Combining a progressive modernity with the spirit of romanticism, the Scottish architect and designer Charles Rennie Mackintosh created many of the best loved and most influential buildings, furniture and decorative schemes of the early 20th century.
Extracts from the accompanying The Greatest Scot television programme are being added to these biographical notes as the programme is broadcast between November 9 and 13. If you live outside the UK, you will not be able to see these, but you may enjoy other videos about some of the subjects which are available via links in the text. Here is a video about the Queen's Cross Church in the Maryhill area of Glasgow, the only church designed by Mackintosh to be built.
One of eleven children, Mackintosh was born in 1868 to Margaret and William Mackintosh, a clerk in the police force. He grew up in Glasgow and from the age of nine attended the Allan Glen’s Institution, a private school for the children of tradesmen and artisans, which specialised in vocational training. At fifteen Mackintosh began evening classes at Glasgow School of Art and a year later, in 1884, he began a five-year pupilage with the Glasgow architects John Hutchins. In 1889 he joined the more eminent firm of Honeyman & Keppie, where he received a traditional Beaux Arts training typical of the period.
Few designers can claim to have created a unique and individual style that is so instantly recognisable. Charles Rennie Mackintosh (1868-1928) was an architect who designed schools, offices, churches, tearooms and homes, an interior designer and decorator, an exhibition designer, a designer of furniture, metalwork, textiles and stained glass and, in his latter years, a watercolourist.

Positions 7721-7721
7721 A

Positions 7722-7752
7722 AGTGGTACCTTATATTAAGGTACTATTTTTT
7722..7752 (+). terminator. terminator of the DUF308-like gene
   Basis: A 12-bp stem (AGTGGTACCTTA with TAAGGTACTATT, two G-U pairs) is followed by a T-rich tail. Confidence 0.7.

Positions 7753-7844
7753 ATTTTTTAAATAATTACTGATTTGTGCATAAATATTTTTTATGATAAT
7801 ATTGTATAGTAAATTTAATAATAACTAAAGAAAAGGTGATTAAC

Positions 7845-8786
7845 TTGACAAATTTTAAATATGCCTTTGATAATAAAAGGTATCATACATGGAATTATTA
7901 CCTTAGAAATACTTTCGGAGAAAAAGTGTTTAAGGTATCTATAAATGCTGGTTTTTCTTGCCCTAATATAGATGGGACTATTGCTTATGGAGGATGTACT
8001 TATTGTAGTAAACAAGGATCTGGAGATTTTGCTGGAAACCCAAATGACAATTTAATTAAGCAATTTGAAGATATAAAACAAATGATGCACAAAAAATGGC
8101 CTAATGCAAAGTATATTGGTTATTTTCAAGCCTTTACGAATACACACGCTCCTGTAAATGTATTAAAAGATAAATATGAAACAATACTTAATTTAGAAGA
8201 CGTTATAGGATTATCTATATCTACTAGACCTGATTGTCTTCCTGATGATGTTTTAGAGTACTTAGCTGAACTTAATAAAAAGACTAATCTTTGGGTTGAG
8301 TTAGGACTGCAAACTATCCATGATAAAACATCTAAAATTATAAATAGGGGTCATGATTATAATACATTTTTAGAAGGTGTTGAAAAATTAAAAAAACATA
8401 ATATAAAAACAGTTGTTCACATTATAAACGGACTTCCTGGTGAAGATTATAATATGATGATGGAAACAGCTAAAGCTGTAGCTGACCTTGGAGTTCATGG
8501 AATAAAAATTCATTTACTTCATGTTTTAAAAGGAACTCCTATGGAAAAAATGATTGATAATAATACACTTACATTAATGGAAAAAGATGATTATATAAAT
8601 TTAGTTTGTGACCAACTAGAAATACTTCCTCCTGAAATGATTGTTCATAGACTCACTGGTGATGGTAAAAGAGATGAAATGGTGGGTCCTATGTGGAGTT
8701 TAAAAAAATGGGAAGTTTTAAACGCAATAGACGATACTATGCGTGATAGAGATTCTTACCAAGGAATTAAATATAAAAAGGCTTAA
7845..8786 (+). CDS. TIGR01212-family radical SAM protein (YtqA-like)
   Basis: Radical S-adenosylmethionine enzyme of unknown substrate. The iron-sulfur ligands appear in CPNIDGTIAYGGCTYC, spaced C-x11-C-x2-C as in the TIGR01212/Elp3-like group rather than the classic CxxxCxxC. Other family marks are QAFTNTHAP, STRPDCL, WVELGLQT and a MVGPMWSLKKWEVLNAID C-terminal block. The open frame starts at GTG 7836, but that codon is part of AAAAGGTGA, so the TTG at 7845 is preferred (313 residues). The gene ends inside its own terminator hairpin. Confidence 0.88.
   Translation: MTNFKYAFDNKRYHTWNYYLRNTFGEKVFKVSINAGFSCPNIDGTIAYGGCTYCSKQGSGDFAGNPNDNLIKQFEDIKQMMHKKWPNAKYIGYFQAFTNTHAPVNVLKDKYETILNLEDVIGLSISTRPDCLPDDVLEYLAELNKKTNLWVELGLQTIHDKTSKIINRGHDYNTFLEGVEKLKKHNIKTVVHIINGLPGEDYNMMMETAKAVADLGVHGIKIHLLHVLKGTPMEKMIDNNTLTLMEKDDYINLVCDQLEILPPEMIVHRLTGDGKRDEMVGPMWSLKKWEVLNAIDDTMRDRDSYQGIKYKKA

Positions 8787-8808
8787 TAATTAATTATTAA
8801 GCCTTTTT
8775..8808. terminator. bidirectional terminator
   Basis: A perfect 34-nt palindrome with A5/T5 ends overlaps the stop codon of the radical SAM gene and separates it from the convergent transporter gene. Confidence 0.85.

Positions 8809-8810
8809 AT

Excelling in all these areas, Mackintosh left hundreds of designs and a rich volume of realised work. His distinctive style mixed together elements of the Scottish vernacular and the English Arts and Crafts tradition with the organic forms of Art Nouveau and a drive to be modern. As his work matured, Mackintosh employed bolder geometric forms in place of organic-inspired symbolic decoration.
Charles Rennie Mackintosh’s work can be divided into three main areas: public buildings, private homes and tea rooms. The Glasgow tea rooms he designed in the early 1900s are perhaps his most unique contribution in which art, architecture and design came together in a complete environment.
These light, elegant and sophisticated interiors were an enormous contrast to the gritty, smoky urban city of Glasgow where he was born, trained and lived for most of his adult life. Glasgow is where the majority of his work was executed and Mackintosh’s career paralleled the city’s economic boom. By the end of the 19th century Glasgow was a wealthy, burgeoning European city with an immense network of trade and manufacture that supplied the world with coal and ships. It was also a rich source of commissions for a gifted young architect and designer.
An endlessly fascinating man who created work with a very distinctive voice, Mackintosh emerged from the Arts and Crafts period as an urban architect who became progressively less interested in its rural aesthetic and increasingly inspired by the progressive art movements of Germany and Austria. In 1923 he moved to southern France where he spent the last five years of his life before dying in London.
Despite the disappointments of his later years, his early and mid-career work in Glasgow – much of which is still in use today including the Glasgow School of Art and the Scotland Street School (now a museum of education) has sealed his reputation as one of the most important architects and designers of the turn of the 20th century.